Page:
The observations made by Captain Parry had determined the position of the Magnetic Pole with considerable accuracy. The writer of this article had, from these observations, placed it in 71° 27'; and if we take the two longitudes, at which Captain Parry found the easterly and westerly variation equal in the same parallel of latitude, the mean of these will give us the longitude of the Magnetic Pole. Now, on the 3d of August, in N. lat. 74° 25', and W. long. 80° 8', the variation was 106° 58′ 5′′ westerly; while in N. lat. 74° 26', and W. long. 113° 48′, the variation was 106° 6′ 38′′ easterly. The mean of these longitudes is 96° 58′, differing only 11' from that found by Commander Ross, and even this difference will disappear, when we consider that the variations taken from Captain Parry are not exactly equal. This Magnetic Pole, the strongest of the two in the northern hemisphere, was placed in N. lat. 67° 10', and W. long. 92° 24′, in 1813, by Professor Hansteen of Christiania, who makes its mean annual motion 11' 4", or its period of revolution 1890 years. As seventeen years have elapsed between 1813 and 1830, its motion westward must in that time have been 17 x 11' 425, or 3° 14', which, added to 92° 24', makes the long. 95° 38', a result differing little more than a degree from that given by Commander Ross.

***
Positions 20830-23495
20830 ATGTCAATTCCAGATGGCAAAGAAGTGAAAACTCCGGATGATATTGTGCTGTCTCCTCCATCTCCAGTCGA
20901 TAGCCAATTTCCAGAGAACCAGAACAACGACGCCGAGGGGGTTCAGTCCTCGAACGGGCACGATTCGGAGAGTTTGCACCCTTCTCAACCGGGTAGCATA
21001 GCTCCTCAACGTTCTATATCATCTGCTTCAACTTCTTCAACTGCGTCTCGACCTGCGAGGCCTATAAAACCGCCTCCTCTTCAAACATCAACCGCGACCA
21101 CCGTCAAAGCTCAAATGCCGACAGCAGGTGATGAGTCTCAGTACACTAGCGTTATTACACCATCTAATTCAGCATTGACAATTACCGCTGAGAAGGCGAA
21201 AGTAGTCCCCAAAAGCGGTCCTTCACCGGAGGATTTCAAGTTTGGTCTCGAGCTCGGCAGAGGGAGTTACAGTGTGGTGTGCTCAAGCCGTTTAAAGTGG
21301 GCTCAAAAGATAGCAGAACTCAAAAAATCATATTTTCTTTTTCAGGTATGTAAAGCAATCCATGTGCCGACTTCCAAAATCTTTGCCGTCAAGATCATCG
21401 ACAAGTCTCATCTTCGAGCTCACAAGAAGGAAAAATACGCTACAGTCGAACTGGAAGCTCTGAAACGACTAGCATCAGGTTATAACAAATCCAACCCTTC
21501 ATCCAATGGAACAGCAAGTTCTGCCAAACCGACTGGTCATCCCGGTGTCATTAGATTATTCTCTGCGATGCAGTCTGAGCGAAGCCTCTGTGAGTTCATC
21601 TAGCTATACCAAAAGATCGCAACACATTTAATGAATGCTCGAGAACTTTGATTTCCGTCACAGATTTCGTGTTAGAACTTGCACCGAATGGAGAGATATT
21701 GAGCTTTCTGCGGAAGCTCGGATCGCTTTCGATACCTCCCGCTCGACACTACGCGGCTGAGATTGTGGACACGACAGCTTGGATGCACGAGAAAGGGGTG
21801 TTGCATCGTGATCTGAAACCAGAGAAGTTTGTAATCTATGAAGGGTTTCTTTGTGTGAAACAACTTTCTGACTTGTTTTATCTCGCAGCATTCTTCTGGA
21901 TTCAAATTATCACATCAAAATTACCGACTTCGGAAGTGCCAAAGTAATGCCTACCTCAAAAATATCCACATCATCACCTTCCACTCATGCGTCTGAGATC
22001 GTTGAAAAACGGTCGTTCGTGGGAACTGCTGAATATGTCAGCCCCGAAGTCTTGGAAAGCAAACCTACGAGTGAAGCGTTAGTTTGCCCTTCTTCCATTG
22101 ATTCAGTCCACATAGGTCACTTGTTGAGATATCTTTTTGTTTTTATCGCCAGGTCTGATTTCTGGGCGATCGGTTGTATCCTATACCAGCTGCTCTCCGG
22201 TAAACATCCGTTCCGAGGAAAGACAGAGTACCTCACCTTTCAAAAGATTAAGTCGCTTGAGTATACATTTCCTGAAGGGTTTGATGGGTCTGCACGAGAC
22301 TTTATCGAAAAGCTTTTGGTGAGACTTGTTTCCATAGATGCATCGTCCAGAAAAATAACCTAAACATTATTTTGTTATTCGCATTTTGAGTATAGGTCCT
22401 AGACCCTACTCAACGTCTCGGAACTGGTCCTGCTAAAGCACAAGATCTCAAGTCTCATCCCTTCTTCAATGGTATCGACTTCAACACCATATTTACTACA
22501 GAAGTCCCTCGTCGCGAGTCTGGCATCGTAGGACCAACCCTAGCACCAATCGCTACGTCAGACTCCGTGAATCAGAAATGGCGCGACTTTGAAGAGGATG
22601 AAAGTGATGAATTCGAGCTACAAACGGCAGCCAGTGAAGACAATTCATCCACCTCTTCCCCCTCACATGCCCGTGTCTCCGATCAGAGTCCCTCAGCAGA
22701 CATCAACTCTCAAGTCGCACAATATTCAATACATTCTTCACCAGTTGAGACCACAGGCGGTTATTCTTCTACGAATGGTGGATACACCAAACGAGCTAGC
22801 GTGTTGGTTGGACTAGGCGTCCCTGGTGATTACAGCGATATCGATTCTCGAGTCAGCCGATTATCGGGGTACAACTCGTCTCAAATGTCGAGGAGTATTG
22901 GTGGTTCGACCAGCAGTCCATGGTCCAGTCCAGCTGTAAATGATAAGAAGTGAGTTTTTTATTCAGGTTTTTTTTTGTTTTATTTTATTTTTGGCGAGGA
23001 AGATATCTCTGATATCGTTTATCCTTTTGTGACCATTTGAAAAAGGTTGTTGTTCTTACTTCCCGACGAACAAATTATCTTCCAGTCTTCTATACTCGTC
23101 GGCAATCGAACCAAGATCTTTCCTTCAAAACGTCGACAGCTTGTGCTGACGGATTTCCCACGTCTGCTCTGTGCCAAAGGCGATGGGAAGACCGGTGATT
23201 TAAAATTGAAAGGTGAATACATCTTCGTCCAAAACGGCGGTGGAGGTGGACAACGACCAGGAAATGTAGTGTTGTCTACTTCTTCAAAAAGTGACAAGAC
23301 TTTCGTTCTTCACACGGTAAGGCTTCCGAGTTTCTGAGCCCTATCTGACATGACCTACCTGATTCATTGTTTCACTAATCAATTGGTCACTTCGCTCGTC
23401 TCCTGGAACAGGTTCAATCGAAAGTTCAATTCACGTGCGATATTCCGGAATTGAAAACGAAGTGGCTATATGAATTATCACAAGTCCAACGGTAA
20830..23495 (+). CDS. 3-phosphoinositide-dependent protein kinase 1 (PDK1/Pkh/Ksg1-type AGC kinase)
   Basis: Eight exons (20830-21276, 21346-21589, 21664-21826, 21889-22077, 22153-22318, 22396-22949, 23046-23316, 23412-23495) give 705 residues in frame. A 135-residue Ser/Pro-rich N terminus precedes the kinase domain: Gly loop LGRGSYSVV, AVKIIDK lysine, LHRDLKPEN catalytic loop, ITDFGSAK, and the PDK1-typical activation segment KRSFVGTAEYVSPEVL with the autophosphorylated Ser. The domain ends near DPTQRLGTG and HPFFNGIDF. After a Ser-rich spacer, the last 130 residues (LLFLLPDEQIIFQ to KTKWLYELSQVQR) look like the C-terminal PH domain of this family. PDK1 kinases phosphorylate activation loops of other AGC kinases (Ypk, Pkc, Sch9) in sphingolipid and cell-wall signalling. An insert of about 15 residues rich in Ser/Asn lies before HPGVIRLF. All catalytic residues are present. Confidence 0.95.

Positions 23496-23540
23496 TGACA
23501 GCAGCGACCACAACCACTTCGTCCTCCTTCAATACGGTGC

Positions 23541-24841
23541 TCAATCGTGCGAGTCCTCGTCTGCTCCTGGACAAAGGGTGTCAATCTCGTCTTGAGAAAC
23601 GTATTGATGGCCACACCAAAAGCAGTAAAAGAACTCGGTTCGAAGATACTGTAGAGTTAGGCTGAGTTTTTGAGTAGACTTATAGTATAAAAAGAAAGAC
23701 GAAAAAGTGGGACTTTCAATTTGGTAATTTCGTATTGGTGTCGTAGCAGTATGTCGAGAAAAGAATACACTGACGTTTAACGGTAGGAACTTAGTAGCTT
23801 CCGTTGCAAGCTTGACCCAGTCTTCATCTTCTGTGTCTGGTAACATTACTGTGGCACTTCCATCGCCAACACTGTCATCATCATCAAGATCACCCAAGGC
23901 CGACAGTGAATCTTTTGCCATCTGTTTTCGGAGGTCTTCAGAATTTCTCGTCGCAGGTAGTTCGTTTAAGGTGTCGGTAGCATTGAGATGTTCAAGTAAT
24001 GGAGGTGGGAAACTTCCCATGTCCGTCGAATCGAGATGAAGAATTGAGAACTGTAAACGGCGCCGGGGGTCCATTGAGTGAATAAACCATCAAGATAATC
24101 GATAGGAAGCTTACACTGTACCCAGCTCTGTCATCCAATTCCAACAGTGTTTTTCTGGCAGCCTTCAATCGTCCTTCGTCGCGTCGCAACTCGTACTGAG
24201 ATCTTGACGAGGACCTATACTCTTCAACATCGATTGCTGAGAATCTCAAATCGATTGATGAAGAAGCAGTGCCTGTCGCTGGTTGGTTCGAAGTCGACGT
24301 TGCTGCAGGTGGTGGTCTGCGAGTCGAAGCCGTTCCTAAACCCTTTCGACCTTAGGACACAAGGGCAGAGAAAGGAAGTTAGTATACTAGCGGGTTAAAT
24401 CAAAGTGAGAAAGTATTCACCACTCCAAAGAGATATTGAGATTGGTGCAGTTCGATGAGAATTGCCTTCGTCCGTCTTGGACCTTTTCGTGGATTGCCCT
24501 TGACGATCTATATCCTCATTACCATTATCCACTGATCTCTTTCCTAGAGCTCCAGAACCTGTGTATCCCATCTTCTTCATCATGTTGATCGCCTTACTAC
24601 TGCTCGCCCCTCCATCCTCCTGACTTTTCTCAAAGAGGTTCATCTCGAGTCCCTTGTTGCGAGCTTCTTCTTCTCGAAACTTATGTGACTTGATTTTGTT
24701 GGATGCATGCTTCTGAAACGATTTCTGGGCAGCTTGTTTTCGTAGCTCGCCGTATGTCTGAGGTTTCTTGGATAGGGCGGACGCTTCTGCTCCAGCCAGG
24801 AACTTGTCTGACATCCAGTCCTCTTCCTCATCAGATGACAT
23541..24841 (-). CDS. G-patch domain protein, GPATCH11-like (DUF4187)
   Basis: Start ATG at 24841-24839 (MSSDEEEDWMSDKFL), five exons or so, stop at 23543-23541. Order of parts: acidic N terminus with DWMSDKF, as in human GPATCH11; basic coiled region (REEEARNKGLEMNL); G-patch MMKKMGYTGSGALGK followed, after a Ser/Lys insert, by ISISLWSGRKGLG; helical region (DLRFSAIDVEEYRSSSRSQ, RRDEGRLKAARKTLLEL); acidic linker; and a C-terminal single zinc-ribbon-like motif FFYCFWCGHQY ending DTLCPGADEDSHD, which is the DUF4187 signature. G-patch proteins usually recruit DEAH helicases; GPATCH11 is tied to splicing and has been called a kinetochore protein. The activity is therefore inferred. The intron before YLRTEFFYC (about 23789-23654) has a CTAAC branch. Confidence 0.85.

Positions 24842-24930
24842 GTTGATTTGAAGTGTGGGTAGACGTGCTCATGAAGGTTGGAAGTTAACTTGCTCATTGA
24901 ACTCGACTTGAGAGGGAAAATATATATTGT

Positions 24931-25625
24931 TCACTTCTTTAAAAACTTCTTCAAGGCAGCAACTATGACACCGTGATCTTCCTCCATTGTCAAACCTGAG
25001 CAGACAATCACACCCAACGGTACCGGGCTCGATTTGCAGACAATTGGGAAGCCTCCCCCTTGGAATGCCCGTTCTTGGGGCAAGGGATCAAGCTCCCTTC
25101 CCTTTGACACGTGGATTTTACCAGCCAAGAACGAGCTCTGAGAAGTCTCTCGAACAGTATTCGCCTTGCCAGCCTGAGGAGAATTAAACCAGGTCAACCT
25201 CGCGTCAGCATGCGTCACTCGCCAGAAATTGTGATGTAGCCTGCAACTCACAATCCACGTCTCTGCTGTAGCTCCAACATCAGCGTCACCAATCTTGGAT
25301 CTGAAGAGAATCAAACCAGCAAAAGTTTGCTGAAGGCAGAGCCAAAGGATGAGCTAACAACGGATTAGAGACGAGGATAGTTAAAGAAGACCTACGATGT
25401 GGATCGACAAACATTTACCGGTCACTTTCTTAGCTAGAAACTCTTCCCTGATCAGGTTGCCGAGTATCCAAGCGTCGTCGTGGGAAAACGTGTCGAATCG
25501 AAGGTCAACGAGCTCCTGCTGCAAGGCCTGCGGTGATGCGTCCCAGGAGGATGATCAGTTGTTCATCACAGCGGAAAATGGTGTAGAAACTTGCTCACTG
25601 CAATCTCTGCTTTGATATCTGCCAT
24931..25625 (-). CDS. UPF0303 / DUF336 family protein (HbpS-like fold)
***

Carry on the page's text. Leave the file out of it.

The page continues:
We have no desire to detract from the high merits of this officer, but we cannot regard his observations in the light of a discovery. It was certainly a great satisfaction to stand upon a rock where the dip was 89° 59', and where the polarity of nicely suspended needles was insensible; but it may
be questioned whether or not the place of the Magnetic Pole can be best determined by observations made at a distance or near l: the the spot; and we are not satisfied that the position assigned by Commander Ross is more accurate than that given by the curves TX of Professor Barlow, the calculations of Hansteen, and the observations of Captain Parry. But whether this is the case or not, and whether the polarity is definite, or, as we suppose, diffused, we consider it most incorrect to have given it the name of The Magnetic Pole of William IV. Some Russian or French navigator may next year find it a degree to the east or west of the present cairn, and will be equally entitled to give this new place the name of the magnetic pole of Nicholas, or of Louis Philippe. The magnetic pole belongs to science and not to courts; and we think our English pride would be somewhat mortified, if a Swedish vessel passing over the pole of our Northern hemisphere should call upon geographers to give it the name of the North Pole of Carl. IV. Johan. But Commander Ross has forgotten, that the magnetic pole is movable, and that its proximity to Cape Adelaide, and the places named after the other sovereigns of Europe, which he doubtless intended to continue, must soon cease. Our revered sovereign is already parting from his royal friends, and is destined to be carried round the Arctic zone, pointed at by all the needles of all the world for nearly 2000 years, till he returns to Boothia Felix in a. D. 3725,-unless he may have suffered dethronement in passing through the territories of other candidates for polar fame.